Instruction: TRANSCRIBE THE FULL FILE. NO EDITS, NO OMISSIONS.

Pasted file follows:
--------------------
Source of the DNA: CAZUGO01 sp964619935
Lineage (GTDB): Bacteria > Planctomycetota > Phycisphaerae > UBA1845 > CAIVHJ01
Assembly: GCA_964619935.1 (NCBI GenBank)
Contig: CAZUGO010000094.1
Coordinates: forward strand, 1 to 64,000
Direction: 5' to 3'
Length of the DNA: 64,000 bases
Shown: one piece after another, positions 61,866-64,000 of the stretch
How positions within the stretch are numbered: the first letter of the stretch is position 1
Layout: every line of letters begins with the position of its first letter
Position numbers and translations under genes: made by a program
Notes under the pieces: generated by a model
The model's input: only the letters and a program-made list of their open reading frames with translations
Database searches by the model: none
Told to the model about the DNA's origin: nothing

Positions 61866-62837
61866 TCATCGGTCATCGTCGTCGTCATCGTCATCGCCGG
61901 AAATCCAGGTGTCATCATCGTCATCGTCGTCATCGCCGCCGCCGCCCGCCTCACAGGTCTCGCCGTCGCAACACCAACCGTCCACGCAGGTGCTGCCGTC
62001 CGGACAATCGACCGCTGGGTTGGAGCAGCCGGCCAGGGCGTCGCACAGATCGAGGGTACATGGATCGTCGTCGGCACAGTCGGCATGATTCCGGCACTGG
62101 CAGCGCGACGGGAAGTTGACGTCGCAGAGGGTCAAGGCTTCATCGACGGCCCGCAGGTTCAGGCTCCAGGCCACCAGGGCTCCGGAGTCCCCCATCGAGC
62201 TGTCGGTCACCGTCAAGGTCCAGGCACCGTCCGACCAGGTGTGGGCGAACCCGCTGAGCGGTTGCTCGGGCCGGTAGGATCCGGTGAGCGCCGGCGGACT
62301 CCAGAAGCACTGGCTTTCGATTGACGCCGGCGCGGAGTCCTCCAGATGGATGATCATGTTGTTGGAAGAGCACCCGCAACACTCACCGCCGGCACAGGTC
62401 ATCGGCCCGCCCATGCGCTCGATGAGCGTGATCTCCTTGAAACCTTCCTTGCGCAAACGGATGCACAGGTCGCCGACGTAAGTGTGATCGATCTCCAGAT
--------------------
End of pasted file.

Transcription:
Source of the DNA: CAZUGO01 sp964619935
Lineage (GTDB): Bacteria > Planctomycetota > Phycisphaerae > UBA1845 > CAIVHJ01
Assembly: GCA_964619935.1 (NCBI GenBank)
Contig: CAZUGO010000094.1
Coordinates: forward strand, 1 to 64,000
Direction: 5' to 3'
Length of the DNA: 64,000 bases
Shown: one piece after another, positions 61,866-64,000 of the stretch
How positions within the stretch are numbered: the first letter of the stretch is position 1
Layout: every line of letters begins with the position of its first letter
Position numbers and translations under genes: made by a program
Notes under the pieces: generated by a model
The model's input: only the letters and a program-made list of their open reading frames with translations
Database searches by the model: none
Told to the model about the DNA's origin: nothing

Positions 61866-62837
61866 TCATCGGTCATCGTCGTCGTCATCGTCATCGCCGG
61901 AAATCCAGGTGTCATCATCGTCATCGTCGTCATCGCCGCCGCCGCCCGCCTCACAGGTCTCGCCGTCGCAACACCAACCGTCCACGCAGGTGCTGCCGTC
62001 CGGACAATCGACCGCTGGGTTGGAGCAGCCGGCCAGGGCGTCGCACAGATCGAGGGTACATGGATCGTCGTCGGCACAGTCGGCATGATTCCGGCACTGG
62101 CAGCGCGACGGGAAGTTGACGTCGCAGAGGGTCAAGGCTTCATCGACGGCCCGCAGGTTCAGGCTCCAGGCCACCAGGGCTCCGGAGTCCCCCATCGAGC
62201 TGTCGGTCACCGTCAAGGTCCAGGCACCGTCCGACCAGGTGTGGGCGAACCCGCTGAGCGGTTGCTCGGGCCGGTAGGATCCGGTGAGCGCCGGCGGACT
62301 CCAGAAGCACTGGCTTTCGATTGACGCCGGCGCGGAGTCCTCCAGATGGATGATCATGTTGTTGGAAGAGCACCCGCAACACTCACCGCCGGCACAGGTC
62401 ATCGGCCCGCCCATGCGCTCGATGAGCGTGATCTCCTTGAAACCTTCCTTGCGCAAACGGATGCACAGGTCGCCGACGTAAGTGTGATCGATCTCCAGAT